Balancing time-to-market pressures with regulatory needs and business continuity demands is a challenge for highly regulated large enterprises. Automating processes and mastering proven practices of release management makes developing and releasing software predictable, reliable, and repeatable.
All around us, software development is the engine of innovation. Software innovation disrupts existing business models by enabling products and services that are more intelligent and targeted. To ensure that they are the disruptors and not the disrupted, enterprises invest significant capital in managing the software development lifecycle (SDLC).
However, a gap in the SDLC is throttling back the velocity of new application innovation and causing the failure of critical business systems. This gap sits between development and operations—a traditional “no-man’s land” of responsibility, tooling, and focus. Bridging this gap has to be a top priority for the modern enterprise.
For the highly regulated large enterprise (HRLE) in sectors such as financial services, insurance, health care, aerospace, defense, and government, dealing with this gap is critical. A failed software release can destroy brands, reputations, regulatory standing, and other assets that can take years to rebuild.
Change Management: Necessary but Not Sufficient
Many HRLEs have adopted the ITIL process framework and implemented IT service management applications that include change management modules in order to support their operational processes. Though we often hear the terms change management and release management used interchangeably, they represent two distinct and important disciplines in the SDLC. Change management is about determining what changes are going to be accepted, implemented, and deployed. Release management is about deciding which changes should go together, tracking them through the lifecycle, providing visibility to those changes, and ultimately ensuring that they move safely into production.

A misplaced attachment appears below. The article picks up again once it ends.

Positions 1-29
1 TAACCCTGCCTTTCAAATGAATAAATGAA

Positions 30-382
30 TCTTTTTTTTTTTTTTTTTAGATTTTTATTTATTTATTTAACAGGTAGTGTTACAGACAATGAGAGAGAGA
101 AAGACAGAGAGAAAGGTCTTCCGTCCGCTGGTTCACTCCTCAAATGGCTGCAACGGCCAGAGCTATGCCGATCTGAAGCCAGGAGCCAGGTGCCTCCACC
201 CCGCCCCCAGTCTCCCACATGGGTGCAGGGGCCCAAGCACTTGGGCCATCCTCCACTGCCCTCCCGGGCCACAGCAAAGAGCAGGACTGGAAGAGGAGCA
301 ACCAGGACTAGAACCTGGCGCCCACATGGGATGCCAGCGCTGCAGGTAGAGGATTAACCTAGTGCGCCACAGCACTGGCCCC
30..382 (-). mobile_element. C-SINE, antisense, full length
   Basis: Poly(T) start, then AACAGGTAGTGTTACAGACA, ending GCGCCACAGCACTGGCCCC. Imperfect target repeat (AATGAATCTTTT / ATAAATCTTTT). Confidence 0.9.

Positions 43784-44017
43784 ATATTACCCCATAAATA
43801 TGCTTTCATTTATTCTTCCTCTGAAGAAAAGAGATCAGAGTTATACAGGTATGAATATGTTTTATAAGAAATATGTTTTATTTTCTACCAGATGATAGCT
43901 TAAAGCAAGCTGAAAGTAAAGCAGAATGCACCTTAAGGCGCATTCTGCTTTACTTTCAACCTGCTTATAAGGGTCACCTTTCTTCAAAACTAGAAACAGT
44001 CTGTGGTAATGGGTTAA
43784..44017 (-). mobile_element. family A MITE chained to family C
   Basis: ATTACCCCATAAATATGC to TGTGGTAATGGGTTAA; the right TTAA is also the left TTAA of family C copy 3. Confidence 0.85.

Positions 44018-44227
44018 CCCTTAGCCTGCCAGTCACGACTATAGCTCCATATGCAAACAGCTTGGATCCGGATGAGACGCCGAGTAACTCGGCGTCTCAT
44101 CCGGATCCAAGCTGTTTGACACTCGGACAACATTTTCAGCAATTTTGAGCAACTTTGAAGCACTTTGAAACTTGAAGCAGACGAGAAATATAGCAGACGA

Release management is concerned with the movement and implementation of the change request through the application development lifecycle. Generally, it begins when the release gets a name, e.g., 4th-Quarter Release. That’s when content—first the change requests and then the requirements, code, test scripts, test results, sign-offs, etc.—gets assigned to the release and moves from development, to test, to systems integration testing, to user acceptance testing, to preproduction/staging, and then on to production. The practice of release management ensures that the enterprise follows the release process through the entire SDLC and that the right artifacts move from stage to stage completely, safely, and speedily.
Without strong release management, HRLEs often find the management and communication of changes to be bewilderingly complex, especially given the huge volume of changes moving into production every week. By grouping a collection of smaller changes together in a set, release management vastly simplifies the complexity.
DevOps: Beware the Purists
Some organizations are experimenting with DevOps, but it is not the promised panacea for HRLEs.
Pure DevOps preaches the blending of roles and sharing of responsibility between development and operations teams, in some cases creating DevOps units trained across their respective disciplines.